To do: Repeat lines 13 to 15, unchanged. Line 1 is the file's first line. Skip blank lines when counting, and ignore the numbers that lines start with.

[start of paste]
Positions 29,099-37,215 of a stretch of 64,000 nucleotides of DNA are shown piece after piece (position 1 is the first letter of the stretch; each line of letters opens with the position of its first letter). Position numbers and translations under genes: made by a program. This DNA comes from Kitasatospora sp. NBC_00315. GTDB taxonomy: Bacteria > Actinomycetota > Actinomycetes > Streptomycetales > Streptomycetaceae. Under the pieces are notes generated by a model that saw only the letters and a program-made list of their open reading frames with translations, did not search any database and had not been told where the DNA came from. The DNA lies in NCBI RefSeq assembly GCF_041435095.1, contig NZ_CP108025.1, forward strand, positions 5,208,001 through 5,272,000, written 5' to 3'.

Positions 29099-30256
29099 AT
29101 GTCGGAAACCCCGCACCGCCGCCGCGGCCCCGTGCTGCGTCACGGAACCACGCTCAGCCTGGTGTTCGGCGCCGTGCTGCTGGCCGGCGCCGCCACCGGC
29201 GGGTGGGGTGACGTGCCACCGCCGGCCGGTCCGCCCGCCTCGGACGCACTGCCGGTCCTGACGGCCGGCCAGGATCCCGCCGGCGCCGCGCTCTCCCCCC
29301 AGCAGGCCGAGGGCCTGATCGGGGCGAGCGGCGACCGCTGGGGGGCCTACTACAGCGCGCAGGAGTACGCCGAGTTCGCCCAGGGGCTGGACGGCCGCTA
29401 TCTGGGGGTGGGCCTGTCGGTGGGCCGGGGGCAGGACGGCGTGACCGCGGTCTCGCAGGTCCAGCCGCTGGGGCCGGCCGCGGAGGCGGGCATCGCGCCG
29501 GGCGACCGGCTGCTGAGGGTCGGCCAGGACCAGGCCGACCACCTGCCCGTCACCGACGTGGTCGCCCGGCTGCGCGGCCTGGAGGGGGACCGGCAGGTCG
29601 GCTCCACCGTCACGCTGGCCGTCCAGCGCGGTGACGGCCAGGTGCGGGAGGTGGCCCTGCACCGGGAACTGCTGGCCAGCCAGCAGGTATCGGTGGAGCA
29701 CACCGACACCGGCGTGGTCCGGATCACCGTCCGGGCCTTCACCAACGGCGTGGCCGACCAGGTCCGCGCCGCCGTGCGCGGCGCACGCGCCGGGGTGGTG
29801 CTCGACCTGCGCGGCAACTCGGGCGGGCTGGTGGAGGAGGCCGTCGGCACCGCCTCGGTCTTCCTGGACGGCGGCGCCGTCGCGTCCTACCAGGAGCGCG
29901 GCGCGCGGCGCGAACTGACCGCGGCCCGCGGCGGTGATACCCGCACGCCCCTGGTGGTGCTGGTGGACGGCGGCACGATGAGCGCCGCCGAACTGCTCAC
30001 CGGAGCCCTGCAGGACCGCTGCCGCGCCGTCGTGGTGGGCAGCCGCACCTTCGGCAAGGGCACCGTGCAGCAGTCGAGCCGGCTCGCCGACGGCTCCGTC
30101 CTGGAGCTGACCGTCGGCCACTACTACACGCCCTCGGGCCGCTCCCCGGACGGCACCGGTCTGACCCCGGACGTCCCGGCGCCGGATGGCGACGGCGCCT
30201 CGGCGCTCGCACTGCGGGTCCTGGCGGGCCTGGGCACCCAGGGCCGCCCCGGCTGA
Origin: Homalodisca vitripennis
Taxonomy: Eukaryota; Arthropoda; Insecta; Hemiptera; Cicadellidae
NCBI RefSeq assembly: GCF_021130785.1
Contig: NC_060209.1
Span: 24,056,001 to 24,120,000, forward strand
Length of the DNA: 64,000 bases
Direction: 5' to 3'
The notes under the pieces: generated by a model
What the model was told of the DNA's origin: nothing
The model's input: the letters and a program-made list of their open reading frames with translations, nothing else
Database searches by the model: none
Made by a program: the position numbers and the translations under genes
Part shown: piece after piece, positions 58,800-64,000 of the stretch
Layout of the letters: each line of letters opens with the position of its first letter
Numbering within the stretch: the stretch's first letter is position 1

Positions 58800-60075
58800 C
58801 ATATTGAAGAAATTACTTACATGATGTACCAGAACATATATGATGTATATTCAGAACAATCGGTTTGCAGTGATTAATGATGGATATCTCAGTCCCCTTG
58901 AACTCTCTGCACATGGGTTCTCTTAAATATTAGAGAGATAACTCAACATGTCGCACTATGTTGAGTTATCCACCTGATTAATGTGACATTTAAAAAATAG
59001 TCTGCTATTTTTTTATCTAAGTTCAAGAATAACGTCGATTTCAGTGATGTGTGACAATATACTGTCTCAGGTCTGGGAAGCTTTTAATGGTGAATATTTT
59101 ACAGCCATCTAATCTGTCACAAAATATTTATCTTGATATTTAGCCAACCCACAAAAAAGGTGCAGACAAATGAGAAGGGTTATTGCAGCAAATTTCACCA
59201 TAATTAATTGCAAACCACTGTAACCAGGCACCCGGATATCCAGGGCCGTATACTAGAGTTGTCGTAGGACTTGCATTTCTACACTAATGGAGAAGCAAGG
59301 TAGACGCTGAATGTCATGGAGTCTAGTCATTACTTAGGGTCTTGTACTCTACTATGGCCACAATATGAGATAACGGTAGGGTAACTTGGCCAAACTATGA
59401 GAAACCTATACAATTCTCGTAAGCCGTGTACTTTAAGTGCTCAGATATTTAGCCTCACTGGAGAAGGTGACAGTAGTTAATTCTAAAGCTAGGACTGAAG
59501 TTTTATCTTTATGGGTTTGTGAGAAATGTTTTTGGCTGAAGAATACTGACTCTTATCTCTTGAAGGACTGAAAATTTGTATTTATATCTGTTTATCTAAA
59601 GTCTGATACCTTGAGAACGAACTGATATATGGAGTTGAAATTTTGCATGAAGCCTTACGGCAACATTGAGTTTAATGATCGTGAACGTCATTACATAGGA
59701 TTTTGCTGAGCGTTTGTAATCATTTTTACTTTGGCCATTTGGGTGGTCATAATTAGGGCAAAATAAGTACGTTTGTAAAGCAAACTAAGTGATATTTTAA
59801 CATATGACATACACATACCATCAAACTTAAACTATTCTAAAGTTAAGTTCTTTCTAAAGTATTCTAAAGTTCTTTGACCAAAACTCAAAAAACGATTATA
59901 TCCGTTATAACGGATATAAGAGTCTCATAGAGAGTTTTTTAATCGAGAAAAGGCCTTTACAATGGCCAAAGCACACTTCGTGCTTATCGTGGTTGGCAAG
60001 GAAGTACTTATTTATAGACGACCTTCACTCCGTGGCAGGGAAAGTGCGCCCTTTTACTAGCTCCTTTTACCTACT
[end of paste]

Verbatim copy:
30001 CGGAGCCCTGCAGGACCGCTGCCGCGCCGTCGTGGTGGGCAGCCGCACCTTCGGCAAGGGCACCGTGCAGCAGTCGAGCCGGCTCGCCGACGGCTCCGTC
30101 CTGGAGCTGACCGTCGGCCACTACTACACGCCCTCGGGCCGCTCCCCGGACGGCACCGGTCTGACCCCGGACGTCCCGGCGCCGGATGGCGACGGCGCCT
30201 CGGCGCTCGCACTGCGGGTCCTGGCGGGCCTGGGCACCCAGGGCCGCCCCGGCTGA